ASE 362K - Syllabus


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THE UNIVERSITY OF TEXAS AT AUSTIN Department of Aerospace Engineering and Engineering Mechanics ASE 362K COMPRESSIBLE FLUID MECHANICS SPRING 2010 SYLLABUS UNIQUE NUMBER: 13315 INSTRUCTOR: Noel Clemens Office: WRW 313B Tel: 471-5147 email: [email protected] TIME: MWF 10 - 11 am LOCATION: RLM 6.104 TEACHING ASSISTANT: To be determined WEB PAGE: Blackboard CATALOG DESCRIPTION: Shock and expansion waves, quasi-one-dimensional flow, supersonic wind tunnel operation, linearized flow, and compressibility effects on aerodynamics of airfoils and bodies. Three lecture hours a week for one semester. Prerequisite: Aerospace Engineering 320 with a grade of at least C. COURSE OBJECTIVES: 1) Introduce the basic elements of compressible fluid flow, including one-dimensional and quasi-one- dimensional theory, 1-D flow with friction and heat addition, shock and expansion waves, and aerodynamics of slender bodies. 2) Develop a strong understanding of the physics underlying these topics. 3) Develop and apply mathematical tools necessary for solving compressible flow problems. PREREQUISITES: ME 326 “Thermodynamics” and ASE 320 “Low-Speed Aerodynamics.” KNOWLEDGE, SKILLS, AND ABILITIES STUDENTS SHOULD HAVE BEFORE ENTERING THIS COURSE: Knowledge of thermodynamics, incompressible fluid mechanics, differential and integral calculus, ordinary differential equations, and some knowledge of partial differential equations. The students should also have experience with computer spread sheet and engineering graphics software. KNOWLEDGE, SKILLS AND ABILITIES STUDENTS GAIN FROM THIS COURSE: The students will gain knowledge of the basic elements of compressible fluid flow. Compressible flows are high speed flows in which the fluid velocities are appreciable compared to the velocity of sound so that variations in pressure, temperature and density are significant. Knowledge of compressible flow fundamentals is essential for understanding high speed aircraft and missile aerodynamics, gas turbine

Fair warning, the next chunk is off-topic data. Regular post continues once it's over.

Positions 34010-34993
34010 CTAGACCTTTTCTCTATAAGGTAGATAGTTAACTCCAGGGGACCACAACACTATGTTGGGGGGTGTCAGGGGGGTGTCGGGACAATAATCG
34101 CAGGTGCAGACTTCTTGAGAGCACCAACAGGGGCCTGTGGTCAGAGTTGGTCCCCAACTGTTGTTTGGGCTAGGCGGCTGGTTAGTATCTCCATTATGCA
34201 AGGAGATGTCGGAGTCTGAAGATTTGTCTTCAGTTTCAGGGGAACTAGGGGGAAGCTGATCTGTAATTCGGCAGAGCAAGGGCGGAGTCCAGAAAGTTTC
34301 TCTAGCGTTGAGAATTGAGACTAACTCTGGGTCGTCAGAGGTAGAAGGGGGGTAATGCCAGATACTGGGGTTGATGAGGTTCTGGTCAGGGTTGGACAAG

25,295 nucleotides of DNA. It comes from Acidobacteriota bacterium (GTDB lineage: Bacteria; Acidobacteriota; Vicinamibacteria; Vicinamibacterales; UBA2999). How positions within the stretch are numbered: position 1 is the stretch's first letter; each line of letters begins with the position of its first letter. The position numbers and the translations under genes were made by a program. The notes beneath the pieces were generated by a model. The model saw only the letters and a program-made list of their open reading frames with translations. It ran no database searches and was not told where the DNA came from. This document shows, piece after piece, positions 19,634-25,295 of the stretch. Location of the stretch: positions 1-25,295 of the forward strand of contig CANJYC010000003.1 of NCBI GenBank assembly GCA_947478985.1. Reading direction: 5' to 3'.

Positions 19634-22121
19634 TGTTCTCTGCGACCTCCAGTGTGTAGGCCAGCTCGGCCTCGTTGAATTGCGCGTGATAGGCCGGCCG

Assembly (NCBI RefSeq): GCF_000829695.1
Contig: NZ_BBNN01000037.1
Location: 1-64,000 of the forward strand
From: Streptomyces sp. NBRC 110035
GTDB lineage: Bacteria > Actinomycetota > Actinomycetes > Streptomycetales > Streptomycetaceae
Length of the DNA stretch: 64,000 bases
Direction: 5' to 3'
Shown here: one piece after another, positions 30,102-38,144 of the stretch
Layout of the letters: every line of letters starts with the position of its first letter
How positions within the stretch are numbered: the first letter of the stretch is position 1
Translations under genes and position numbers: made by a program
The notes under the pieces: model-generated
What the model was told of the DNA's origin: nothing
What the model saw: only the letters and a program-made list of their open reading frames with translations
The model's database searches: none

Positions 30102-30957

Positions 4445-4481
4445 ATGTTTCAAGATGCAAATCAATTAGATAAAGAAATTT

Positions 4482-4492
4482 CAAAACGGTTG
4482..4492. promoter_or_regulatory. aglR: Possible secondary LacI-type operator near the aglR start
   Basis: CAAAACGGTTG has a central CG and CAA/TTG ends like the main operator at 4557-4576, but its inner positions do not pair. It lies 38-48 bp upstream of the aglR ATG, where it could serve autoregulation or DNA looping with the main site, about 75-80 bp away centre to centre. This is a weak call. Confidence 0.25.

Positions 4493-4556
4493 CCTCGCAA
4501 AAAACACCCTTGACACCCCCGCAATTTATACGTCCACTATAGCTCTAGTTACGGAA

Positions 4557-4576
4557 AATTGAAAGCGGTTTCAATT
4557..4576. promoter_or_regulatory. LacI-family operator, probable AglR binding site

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2 engines, rocket engines, re-entry vehicle design, supersonic wind tunnel design, aerodynamic heating and drag, etc. In this course we will concentrate on inviscid flows - in practice there are many important flows in
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This note was uploaded on 09/18/2011 for the course ASE 362K taught by Professor Dolling,d during the Spring '07 term at University of Texas.

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